Africa set to double agricultural productivity as US$17B is pledged to increase food security
A coalition of multilateral development banks and development partners has pledged over US$17B in financing to address rising hunger on the African continent, and to improve food security.These funds were pledged on the final day of a two-day high-level dialogue called Feeding Africa: leadership to scale up successful innovations. The African Development Bank and the UN’s International Fund for Agricultural Development (IFAD) hosted the event in partnership with the Forum for Agricultural Research in Africa (FARA) and the CGIAR System Organization on 29 and 30 April.Seventeen African heads of state signed on to the commitment to boost agricultural production by doubling current productivity levels through the scaling up of agro-technologies. This will include investing in access to markets, and promoting agricultural research and development.The various parties adopted a communiqué outlining these commitments at the end of the event.Of the overall amount pledged, more than US$10B came from The African Development Bank, which said it would invest US$1.57B on scaling up 10 selected priority commodities over the next five years. This will help countries achieve self-sufficiency. Another US$8.83B will go towards building strong value chains for these commodities over the next five years. This will include programs to create opportunities for young people – particularly women.African Development Bank President Dr. Akinwumi A. Adesina said: “Let us now create today, a stronger partnership: a partnership for greater scale; a partnership to take technologies and innovations to hundreds of millions of farmers.”The International Fund for Agricultural Development said it aimed to provide an additional US$1.5B to support national efforts to transform food and agricultural systems in Africa over the next three years. IFAD will also invest more in creating the pre-conditions for increased agricultural productivity. The organization is helping to develop a growing pipeline of investments to restore land, create jobs and build resilience to climate change in the Sahel region. This will contribute to the Green Great Wall objectives, and will create 10 million jobs in the region by 2030.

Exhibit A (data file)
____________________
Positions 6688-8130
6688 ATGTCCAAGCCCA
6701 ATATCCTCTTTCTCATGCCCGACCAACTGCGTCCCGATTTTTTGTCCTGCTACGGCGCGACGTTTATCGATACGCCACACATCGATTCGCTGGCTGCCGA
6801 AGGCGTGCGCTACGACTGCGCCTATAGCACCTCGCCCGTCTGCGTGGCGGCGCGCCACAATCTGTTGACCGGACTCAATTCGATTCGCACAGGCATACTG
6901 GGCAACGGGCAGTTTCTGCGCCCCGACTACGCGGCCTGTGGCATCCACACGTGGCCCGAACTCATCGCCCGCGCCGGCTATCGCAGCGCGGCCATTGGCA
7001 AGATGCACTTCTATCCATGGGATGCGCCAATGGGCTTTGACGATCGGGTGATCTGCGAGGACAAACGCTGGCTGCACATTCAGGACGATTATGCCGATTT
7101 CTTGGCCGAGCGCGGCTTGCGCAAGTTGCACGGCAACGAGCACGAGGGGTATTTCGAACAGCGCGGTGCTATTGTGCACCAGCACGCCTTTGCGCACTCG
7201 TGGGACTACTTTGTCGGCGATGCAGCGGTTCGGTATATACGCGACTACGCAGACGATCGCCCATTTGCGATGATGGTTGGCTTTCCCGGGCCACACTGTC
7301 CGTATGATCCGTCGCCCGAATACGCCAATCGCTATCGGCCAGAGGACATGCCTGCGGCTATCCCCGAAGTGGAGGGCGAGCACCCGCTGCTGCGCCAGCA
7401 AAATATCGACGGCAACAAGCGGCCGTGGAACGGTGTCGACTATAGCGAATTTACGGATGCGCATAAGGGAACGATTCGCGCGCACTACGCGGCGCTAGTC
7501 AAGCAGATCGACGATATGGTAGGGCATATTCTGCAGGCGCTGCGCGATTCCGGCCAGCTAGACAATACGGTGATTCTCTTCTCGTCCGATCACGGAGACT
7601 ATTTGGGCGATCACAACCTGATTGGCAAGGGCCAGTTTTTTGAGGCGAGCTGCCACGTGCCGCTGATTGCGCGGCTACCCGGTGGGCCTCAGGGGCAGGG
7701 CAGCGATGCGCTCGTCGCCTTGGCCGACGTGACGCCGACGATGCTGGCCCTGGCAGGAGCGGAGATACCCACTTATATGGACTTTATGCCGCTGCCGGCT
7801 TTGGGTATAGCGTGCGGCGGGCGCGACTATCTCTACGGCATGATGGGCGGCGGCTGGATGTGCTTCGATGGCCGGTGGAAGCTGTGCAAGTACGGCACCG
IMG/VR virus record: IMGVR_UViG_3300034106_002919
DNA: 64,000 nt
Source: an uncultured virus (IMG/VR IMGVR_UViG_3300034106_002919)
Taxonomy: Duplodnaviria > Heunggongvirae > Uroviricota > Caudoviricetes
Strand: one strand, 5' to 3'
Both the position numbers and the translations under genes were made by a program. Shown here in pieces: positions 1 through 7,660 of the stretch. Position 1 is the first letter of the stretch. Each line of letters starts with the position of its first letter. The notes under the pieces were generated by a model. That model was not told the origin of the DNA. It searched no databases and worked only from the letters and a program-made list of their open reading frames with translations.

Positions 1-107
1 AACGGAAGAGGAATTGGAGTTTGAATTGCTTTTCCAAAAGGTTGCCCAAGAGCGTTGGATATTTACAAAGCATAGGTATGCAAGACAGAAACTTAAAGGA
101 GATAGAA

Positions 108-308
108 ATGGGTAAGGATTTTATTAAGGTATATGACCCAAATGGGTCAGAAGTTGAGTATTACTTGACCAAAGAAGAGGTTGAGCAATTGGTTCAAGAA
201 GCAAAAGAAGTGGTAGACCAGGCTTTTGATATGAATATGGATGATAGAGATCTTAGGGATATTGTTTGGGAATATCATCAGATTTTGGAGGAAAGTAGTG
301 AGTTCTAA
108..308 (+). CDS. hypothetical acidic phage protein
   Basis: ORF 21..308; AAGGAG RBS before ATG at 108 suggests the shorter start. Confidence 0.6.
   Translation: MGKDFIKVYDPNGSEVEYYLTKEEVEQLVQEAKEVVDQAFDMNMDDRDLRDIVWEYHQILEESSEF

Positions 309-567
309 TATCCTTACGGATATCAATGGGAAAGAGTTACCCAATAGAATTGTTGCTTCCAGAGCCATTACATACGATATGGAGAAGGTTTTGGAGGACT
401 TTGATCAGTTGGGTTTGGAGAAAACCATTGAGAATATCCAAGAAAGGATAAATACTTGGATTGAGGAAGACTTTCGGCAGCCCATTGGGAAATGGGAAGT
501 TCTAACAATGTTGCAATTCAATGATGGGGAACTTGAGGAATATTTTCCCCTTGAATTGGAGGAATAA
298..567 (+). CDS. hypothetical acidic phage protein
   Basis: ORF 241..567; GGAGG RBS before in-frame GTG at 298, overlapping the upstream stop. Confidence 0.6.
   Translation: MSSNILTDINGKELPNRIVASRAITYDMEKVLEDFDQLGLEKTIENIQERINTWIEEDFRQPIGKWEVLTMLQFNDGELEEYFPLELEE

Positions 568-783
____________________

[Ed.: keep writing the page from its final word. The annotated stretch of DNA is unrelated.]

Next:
Source: Further Africa